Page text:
As for the future of North Little Rock, Smith is optimistic and determined to keep the positive momentum forward. Pursuance of further economic development programs continue, like Jump Start Grants in Levy and Park Hill, street improvements on Pike Avenue, a revitalized Merchant’s Association in Rose City and new development in Amboy.
Greg Hines – Rogers
Mayor Greg Hines has served as the mayor of Rogers since 2010. It’s a job that many feel he was always destined to have. When he was a senior at Rogers High School, he was selected to be “mayor for a day.” Ever since that moment, Hines says that he knew he wanted to be the real mayor someday.
Along the way, Hines built up a track record of public service to prepare him for this dream role. He previously served as a Bentonville police officer and deputy investigator for the Benton County Sheriff’s Office. Soon after, he became the youngest person to ever be elected as city alderman for Rogers.
Hines would then spend 12 years on the city council, before finally reaching the pinnacle of success in his mind – mayor of Rogers.
One of the biggest focuses of his mayoral career has been supporting the growth of the downtown area.
“Rogers is my home, and downtown is the heart of the city. I wanted that heart to beat stronger,” Hines says.
As a part of this focus, Hines has directed the downtown master plan, Rogers Bike Park and Lake Atalanta redevelopment program.
Perhaps two of the most notable of accomplishments under Hines was in convincing two huge names with national prestige to buy into the city.
Earlier this year, Duluth Trading Company opened its doors on 27th Street, making it the first of its kind location in the state of Arkansas.
In 2020, Top Golf will open its first ever location in Arkansas in Rogers, right next to the Walmart AMP.
George McGill – Fort Smith
Fort Smith’s Mayor George McGill has many memories of growing up in his hometown.
“Life was good for me in Fort Smith,” McGill reflects. “I had a great family. My dad was a minister, a very prominent minister and one of the key figures in our community and the city; very instrumental in guiding peaceful integration throughout our city.”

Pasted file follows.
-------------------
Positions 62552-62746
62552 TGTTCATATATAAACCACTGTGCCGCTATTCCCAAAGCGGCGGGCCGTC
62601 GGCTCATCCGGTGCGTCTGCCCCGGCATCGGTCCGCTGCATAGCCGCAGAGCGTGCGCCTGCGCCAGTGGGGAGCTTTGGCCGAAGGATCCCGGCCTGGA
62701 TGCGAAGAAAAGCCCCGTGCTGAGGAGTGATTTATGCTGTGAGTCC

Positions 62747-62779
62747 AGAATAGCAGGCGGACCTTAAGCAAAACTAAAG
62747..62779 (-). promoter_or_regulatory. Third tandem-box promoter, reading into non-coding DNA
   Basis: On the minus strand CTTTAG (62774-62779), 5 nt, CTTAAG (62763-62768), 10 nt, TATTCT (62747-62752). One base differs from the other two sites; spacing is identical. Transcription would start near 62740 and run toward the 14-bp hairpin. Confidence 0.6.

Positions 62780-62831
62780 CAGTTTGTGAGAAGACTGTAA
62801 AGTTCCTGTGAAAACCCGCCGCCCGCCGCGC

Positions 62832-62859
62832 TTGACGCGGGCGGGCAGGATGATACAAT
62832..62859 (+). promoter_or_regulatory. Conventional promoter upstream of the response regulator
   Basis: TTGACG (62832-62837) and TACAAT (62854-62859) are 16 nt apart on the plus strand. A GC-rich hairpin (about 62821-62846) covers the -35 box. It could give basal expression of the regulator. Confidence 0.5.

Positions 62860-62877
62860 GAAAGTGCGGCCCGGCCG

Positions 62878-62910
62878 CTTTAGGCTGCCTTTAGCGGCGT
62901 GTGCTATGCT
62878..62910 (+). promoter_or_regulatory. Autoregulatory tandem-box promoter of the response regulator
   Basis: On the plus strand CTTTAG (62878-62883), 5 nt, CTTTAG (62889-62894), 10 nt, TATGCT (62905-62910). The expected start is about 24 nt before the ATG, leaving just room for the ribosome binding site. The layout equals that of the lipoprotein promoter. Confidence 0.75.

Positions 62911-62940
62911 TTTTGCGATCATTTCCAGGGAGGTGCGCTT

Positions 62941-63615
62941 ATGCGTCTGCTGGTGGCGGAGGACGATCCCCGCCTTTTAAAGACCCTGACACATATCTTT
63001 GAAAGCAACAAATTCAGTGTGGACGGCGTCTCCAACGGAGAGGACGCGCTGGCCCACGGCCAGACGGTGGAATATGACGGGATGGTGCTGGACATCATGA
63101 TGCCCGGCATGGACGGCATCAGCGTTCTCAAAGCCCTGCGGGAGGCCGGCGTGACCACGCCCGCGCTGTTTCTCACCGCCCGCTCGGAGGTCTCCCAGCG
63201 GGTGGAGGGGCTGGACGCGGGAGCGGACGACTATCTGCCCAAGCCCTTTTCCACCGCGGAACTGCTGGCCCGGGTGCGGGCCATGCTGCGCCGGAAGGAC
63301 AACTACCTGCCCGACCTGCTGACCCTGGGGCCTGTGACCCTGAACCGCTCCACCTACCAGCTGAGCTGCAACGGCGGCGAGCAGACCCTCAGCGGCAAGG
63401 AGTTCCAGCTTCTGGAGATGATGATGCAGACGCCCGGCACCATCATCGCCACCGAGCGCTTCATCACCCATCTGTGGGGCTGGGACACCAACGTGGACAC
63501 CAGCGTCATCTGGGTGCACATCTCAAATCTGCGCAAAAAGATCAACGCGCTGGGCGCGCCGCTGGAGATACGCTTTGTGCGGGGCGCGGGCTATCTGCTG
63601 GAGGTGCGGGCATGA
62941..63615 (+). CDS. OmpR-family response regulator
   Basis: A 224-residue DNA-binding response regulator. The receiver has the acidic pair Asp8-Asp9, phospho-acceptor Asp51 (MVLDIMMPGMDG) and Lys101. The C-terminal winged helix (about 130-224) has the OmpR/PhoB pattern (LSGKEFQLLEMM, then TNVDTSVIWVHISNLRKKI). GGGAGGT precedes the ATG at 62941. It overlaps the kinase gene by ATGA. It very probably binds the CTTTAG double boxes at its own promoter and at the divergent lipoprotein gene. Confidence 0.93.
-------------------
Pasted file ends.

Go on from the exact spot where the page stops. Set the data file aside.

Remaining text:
McGill was recently inaugurated his city’s first black mayor, but for him, innovation is nothing new. Having lived through the 1960s as a teenager, he vividly recalls the ugly days of segregation. Nevertheless, he has chosen to move forward rather than remain stuck in the past. A U.S. Army veteran, he owned and operated the McGill Insurance Agency for 30 years. That entrepreneurial experience, he says, continues to define his public service today.
“We listen to what our business community has to say. We’re in touch with them, and we make sure that they understand that we are available to assist you,” McGill says. “We want to have the kind of relationship to the extent that we are positioned to help when help is needed but also remind them that this is a great place. Our city is bursting at the seams with good people.”
He refers to Little Rock’s Mayor Frank Scott, Jr. as “a good friend.” Scott is the first elected black mayor of Arkansas’ capital city.
“My advice for Frank is, continue to be Frank. Don’t step out of yourself; continue to trust your faith,” he says. “And trust those that have put him in office. The people of Little Rock have spoken.”
The people of Fort Smith are never far from McGill’s mind. A former Arkansas state representative, he is as proud of his hometown as he is outspokenly excited for its future.
“I am anxious to see the development of the Arkansas Riverfront that wraps around Fort Smith,” McGill says, “That’s starting to blossom as we speak. It’s going to house the U.S. Marshals Museum, which is going to be one of a kind.”
A day is coming, McGill predicts, when the Arkansas River will be “a major thoroughfare for freight and movement of goods.”
With advances in shipping technology and a growing number of carriers passing through the region, riverfront residential and commercial development should become major industries. Once Interstate 49 is complete, McGill believes that his city will be an even hotter commodity sought by businesses and families alike.
“Fort Smith is right at the tip of major growth and expansion,” McGill says. “Keep in mind Fort Smith is in the 3rd Congressional District here in Arkansas, which is one of the fastest-growing regions in the United States—and we’re proud of that. I tell everybody all the time, ‘You need a good pair of sunglasses because things are getting very bright around Fort Smith and the Arkansas River Valley.’”